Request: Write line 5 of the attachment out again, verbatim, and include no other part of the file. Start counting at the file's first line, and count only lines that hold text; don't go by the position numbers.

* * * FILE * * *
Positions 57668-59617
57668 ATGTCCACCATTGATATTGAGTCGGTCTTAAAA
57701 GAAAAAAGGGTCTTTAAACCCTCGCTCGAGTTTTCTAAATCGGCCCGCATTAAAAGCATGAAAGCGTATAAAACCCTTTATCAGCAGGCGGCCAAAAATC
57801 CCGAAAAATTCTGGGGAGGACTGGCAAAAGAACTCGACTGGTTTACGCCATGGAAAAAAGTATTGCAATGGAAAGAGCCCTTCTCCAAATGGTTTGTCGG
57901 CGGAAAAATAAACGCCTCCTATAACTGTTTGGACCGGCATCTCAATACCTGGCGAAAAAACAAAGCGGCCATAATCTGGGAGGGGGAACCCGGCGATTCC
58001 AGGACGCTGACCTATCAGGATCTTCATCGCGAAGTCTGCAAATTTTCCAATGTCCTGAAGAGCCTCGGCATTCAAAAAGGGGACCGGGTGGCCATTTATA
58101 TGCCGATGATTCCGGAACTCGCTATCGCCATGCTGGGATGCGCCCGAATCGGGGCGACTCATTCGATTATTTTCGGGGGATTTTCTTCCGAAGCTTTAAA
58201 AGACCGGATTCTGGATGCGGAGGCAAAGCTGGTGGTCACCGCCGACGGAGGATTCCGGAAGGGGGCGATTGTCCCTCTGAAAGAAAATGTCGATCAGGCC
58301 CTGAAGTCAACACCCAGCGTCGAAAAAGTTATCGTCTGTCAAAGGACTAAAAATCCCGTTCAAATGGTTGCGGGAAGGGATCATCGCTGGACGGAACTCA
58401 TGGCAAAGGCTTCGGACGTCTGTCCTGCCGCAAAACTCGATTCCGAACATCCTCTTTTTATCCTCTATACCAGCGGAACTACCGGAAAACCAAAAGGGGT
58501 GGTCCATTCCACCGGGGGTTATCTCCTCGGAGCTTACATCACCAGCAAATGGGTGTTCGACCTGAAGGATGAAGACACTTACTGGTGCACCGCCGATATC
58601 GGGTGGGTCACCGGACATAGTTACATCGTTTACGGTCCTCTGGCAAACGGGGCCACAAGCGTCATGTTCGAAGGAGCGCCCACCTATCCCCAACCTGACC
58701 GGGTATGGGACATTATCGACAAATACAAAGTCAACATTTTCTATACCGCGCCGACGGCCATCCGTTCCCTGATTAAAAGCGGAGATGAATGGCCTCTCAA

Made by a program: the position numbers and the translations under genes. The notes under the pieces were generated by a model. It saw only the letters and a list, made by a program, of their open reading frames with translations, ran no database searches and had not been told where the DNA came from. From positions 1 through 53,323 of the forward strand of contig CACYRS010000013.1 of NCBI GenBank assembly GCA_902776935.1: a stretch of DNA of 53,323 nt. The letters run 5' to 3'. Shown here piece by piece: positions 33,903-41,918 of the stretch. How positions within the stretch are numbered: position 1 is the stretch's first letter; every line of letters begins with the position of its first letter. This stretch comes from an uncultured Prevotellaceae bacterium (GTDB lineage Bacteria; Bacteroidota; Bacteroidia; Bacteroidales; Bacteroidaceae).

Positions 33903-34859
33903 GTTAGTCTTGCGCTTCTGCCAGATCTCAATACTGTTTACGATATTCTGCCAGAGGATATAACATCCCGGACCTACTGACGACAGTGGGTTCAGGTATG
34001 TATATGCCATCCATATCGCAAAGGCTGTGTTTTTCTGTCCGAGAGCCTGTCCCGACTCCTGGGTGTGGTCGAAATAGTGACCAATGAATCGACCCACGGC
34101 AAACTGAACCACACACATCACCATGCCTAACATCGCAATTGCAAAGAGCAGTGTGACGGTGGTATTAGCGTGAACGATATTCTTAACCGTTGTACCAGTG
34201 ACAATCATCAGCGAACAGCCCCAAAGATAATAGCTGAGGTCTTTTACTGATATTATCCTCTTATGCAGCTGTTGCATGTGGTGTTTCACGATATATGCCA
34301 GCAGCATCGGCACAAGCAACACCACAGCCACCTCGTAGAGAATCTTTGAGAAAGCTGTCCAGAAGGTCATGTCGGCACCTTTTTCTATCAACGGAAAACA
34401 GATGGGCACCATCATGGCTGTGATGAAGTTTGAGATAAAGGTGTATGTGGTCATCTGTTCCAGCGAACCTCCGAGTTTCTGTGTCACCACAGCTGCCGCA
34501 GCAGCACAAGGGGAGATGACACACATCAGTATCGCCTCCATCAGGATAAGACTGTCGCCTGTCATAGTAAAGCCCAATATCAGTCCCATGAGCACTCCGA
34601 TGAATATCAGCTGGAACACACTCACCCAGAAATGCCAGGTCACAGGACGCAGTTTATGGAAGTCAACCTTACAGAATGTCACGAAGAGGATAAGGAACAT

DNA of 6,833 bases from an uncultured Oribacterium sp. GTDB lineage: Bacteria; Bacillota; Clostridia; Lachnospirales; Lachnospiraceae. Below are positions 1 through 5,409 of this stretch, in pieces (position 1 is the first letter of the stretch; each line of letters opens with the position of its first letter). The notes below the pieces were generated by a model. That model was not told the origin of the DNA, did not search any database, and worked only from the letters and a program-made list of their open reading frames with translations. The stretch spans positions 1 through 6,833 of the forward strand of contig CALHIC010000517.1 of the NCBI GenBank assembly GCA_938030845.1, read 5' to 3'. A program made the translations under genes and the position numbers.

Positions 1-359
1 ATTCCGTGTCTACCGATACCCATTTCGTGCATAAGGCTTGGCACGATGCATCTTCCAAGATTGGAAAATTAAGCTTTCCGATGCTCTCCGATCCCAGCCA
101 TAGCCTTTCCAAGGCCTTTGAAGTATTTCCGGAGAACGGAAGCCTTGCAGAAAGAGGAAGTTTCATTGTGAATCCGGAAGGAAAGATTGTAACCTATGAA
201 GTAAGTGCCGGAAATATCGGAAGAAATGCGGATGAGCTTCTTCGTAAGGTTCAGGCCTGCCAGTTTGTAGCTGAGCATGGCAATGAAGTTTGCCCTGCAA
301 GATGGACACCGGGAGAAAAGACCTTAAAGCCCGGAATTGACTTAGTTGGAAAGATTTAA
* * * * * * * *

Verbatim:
57901 CGGAAAAATAAACGCCTCCTATAACTGTTTGGACCGGCATCTCAATACCTGGCGAAAAAACAAAGCGGCCATAATCTGGGAGGGGGAACCCGGCGATTCC